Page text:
Source: Parenting Education Specialist, Ken Sir
“If you don’t eat well, I won’t let you watch TV tonight.” In daily parenting, we often teach children in the form of threats, hoping that they will be obedient. But is this method effective? Will it backfire?
One time when I was taking a minibus, I saw a grandmother with two grandchildren getting on the minibus. As soon as they got on the bus, the two grandchildren immediately sat in the back seat, while the grandmother chose to sit in a single seat near the door. As soon as she sat down, she turned around and said to the two grandchildren, “I’m telling you to sit back next to me right now, or else I’ll leave you two here when we get off the bus.” As a result, one of the grandchildren shouted loudly from the back. What was he shouting? “You always say that; I don’t believe you.” This incident demonstrates that many parents are used to threatening their children during their childhood.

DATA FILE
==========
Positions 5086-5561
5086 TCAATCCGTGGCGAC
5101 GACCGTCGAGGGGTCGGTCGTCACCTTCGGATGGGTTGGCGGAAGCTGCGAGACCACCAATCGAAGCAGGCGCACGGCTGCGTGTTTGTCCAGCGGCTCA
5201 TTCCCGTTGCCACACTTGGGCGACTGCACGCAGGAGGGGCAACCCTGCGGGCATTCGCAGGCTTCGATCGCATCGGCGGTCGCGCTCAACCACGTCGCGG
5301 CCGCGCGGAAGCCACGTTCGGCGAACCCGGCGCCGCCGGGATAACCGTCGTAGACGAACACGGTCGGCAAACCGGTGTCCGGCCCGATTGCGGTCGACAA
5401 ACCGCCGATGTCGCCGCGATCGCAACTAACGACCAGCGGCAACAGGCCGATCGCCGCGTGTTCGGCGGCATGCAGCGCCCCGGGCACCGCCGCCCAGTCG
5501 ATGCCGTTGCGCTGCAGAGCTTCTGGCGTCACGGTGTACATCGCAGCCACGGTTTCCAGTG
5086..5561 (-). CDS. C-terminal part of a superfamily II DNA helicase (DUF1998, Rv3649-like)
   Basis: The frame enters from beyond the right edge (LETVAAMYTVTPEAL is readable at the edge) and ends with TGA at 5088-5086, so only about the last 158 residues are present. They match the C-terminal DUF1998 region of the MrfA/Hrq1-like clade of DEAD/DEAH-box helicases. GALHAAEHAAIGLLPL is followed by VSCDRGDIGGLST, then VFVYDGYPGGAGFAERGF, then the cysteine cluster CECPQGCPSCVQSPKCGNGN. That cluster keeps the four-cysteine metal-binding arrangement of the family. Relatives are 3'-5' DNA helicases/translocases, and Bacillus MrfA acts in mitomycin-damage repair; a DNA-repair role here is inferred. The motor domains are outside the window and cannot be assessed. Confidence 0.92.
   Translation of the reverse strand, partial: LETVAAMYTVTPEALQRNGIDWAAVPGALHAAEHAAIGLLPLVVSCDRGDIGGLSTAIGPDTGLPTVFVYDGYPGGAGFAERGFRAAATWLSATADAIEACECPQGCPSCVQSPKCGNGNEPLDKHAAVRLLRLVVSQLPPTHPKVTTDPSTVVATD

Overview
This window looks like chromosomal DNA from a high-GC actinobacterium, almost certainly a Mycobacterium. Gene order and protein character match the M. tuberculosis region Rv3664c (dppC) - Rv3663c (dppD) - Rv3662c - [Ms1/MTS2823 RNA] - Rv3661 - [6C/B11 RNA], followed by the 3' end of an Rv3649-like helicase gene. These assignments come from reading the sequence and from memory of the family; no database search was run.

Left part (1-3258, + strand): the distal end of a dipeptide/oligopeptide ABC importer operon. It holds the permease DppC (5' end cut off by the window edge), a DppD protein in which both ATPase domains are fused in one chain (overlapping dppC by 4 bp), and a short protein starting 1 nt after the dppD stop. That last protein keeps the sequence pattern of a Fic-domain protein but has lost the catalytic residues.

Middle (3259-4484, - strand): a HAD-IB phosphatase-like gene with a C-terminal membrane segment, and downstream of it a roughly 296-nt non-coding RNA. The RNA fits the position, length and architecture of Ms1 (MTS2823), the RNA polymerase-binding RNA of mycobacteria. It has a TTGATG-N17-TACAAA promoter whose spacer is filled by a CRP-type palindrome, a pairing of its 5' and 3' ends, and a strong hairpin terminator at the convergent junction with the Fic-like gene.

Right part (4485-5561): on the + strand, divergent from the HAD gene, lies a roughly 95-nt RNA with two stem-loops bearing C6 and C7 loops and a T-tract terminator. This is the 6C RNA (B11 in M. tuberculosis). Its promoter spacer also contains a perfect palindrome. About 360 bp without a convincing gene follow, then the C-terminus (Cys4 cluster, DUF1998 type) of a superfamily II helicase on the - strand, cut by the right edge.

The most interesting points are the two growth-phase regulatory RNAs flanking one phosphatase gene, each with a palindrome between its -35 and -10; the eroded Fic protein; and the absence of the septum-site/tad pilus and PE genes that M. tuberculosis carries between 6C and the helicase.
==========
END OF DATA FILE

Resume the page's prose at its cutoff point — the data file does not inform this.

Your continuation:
What are some examples of this? “If you don’t eat, I’ll turn off the TV,” or “If you don’t finish your homework quickly, there won’t be any ice cream for you tonight,” etc. In fact, these methods of parenting often make children treat things as unimportant. If parents frequently use these types of threats, their children will grow up and no longer take them seriously. Therefore, parents must remember that when we ask children to do something, it is best to directly tell them what we want them to do without adding too many elements of threats or coercion.